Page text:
Kids and Coping Skills: 6 Ways To Help Kids Regulate

Kids and Coping Skills

Over the years, I’ve had dozens of counseling referrals for students who are “Just so angry”.

At one point, as many as 60% of the kids who were coming to my school counseling office were there because of some expression of anger.

It’s easy then to think that the easiest solution would be to teach them not to be angry. But we can thank the Disney/Pixar film, Inside Out for teaching us that anger is a natural emotion. The goal is not to eliminate the emotion but  teach appropriate methods of managing and/or expressing anger. The best way to do that is through coping skills.

Coping skills are all about teaching children to do three things.

  • Be aware of emotion.
  • Be equipped with tools to manage emotions.
  • Be willing to use the tools when needed.

Emotional awareness is when children understand what they feel and can express to others what they need. The best tip for adults witnessing emotional challenges in kids is to reflect what you see and name the emotion. From that point, modeling new skills and reinforcing the use helps imprint healthy self-regulation. Add a little self-disclosure like, “I get angry when someone breaks something that belongs to me too.” Without minimizing the feelings, you are able to often times deescalate the behavior that is being triggered and teach skills in the same interaction.

Often, I find that some of the most challenging behaviors that parents want to end, like disrespect, defiance or even aggression are often linked to kids who don’t know how to cope with what they feel.

So what coping skills should you begin with? Here are 6 that are a great start.

Breathing. This is the easiest place to start since we all do this all the time. Breathing, deep breathing, controlled breathing, round breathing, square breathing so many different methods of breathing. While older kids can follow the directions, your youngest kids only need to practice taking in air, slowly and consistently to reduce things like anxiety, blood pressure and the physical symptoms of anger and even aggression. Something as simple as blowing bubbles or making a wish with a flower can illustrate the point well.  I loved the book Why Smart Kids Worry, check out this video below where the author describes the technique of square breathing.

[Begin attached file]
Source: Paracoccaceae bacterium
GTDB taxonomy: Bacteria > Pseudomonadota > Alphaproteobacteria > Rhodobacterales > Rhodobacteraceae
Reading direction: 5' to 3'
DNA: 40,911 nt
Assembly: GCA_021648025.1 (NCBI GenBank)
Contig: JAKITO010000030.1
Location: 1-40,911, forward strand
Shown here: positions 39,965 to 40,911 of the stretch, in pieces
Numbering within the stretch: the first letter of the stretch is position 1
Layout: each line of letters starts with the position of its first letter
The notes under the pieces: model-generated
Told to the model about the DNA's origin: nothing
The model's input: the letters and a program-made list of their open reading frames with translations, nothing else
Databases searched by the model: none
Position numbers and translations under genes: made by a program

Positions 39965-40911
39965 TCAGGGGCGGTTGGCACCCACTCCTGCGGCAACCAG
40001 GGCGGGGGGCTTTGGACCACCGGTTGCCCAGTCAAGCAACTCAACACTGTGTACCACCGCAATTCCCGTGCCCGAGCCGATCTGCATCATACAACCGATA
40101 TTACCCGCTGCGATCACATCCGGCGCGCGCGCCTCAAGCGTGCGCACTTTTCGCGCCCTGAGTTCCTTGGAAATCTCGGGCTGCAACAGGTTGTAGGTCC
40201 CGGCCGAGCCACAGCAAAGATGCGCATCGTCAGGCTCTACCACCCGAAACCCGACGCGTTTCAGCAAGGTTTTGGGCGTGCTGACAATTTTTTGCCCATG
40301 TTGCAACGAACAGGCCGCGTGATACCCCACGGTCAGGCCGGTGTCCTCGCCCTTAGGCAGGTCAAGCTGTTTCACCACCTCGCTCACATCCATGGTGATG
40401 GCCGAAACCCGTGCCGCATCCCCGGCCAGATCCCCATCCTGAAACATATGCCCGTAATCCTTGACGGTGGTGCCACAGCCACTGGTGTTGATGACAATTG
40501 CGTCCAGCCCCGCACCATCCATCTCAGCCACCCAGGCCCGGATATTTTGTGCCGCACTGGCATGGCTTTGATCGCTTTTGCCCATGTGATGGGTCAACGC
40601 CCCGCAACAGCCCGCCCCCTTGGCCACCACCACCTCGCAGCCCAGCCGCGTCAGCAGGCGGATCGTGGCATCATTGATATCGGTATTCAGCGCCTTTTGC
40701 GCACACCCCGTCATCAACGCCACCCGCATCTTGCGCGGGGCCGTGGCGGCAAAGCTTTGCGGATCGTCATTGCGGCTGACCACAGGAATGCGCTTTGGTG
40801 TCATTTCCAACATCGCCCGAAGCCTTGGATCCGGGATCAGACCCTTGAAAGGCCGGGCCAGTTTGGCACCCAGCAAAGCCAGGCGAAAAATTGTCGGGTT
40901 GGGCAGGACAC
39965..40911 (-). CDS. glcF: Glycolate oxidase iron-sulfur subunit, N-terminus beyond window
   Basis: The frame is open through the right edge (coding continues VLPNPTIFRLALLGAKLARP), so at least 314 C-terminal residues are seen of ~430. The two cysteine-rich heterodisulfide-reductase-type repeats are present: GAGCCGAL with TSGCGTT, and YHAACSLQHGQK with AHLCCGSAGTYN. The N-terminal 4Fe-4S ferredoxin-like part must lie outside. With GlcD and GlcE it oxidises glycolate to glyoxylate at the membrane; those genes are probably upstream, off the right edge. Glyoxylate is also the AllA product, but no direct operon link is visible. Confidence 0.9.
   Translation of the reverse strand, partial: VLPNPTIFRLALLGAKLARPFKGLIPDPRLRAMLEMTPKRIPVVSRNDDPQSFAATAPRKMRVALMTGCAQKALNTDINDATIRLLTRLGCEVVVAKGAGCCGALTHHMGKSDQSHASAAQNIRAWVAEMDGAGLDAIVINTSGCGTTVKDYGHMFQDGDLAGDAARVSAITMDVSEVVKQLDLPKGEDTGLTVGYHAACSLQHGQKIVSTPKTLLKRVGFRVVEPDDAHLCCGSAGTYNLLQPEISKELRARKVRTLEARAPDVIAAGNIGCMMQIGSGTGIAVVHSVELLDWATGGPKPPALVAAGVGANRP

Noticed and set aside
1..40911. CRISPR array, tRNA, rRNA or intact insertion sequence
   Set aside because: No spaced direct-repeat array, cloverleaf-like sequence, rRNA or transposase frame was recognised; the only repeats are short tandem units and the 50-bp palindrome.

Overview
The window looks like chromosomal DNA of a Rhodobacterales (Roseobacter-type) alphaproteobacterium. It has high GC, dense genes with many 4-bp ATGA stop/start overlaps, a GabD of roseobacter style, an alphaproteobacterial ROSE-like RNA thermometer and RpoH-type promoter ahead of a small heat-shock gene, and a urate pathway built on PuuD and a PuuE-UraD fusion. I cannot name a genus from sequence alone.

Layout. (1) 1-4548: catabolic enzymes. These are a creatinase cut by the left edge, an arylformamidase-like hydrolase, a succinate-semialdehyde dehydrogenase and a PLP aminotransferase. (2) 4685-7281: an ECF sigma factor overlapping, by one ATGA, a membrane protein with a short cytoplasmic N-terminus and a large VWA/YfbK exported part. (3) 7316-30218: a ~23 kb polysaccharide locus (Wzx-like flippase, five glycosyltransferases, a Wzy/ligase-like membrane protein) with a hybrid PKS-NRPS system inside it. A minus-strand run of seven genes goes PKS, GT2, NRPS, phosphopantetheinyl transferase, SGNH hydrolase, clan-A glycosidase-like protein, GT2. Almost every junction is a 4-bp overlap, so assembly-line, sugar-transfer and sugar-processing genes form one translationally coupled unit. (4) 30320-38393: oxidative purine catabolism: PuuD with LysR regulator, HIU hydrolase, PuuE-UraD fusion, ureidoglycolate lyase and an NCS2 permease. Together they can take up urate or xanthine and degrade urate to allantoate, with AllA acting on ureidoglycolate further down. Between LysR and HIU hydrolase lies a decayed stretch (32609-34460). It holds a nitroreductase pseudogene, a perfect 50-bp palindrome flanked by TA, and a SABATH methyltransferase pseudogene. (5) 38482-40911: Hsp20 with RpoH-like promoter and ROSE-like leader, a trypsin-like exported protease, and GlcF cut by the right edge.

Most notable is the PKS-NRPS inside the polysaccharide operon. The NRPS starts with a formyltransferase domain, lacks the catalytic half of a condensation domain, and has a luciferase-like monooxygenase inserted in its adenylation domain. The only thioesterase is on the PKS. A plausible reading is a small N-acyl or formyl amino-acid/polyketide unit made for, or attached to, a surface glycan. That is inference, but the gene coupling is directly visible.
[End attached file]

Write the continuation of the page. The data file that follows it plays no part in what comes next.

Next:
Music. This is another easy one. Kids like music and it’s super easy to use music to change moods. Teaching kids to proactively pick music that they can use when they need to boost a mood or calm a worried heart can be as simple as asking them how the song they are listening makes them feel. As they pick words, talk about a song that always makes you smile or reminds you of a happy time, this is an easy connection to make.

Physical activity. Many people know now that physical aerobic activity like running, yoga or even walking can stimulate the production of anti-depressant chemicals in the brain and boost moods, but the awesome news now is that as little as 10 minutes of activity can impact the brain. Ask a sad kid to go for a walk with you or put on a song and dance around the living room for a few.

Progressive muscle relaxation. There is probably no less effective tool to help kids relax than telling them to relax. Making them aware of how to relax takes a conscious effort. This takes a little longer and can be harder for young kids to remember but the results are amazing. By slowly, in a very calculating way, progressively tensing and relaxing each group of muscles in the body to encourage true relaxation. You can practice this on your own, by making a fist, holding it briefly, then relaxing your hand. Doing this will all the major muscles in the body will make you aware of where you are tense and help you release that tension.

Visualization. This is again a more time consuming tool, but one that kids can use in a completely invisible from the rest of the world. By having a mental picture, in as much detail as possible, of a pleasant, happy or font memory, kids can learn to go to that place in their mind when they need to relax. This typically works better when you have prepared by picking a “happy place” in advance. Try and include sensory information as kids describe this place.

What does it smell like where you are?
Tell me about the things you see.
Is there anyone there with you?
What colors do you see?

Anchor Item. This generally happens more organically, but can be encouraged by having prepped items available. An anchor item, which can help a child feel grounded, be a needed sensory input or even remind them of a person or place they miss can be as simple as a stuffed toy or a picture. The use of the item is often not possible, for example at school, so this would be an option, but also discuss with your child when this won’t work or what they can do if the object is unavailable.

Teaching coping skills is a key component of Unlocking Better Behavior.  If behavior is an issue in your home, check out this course for more tips to make things better fast.

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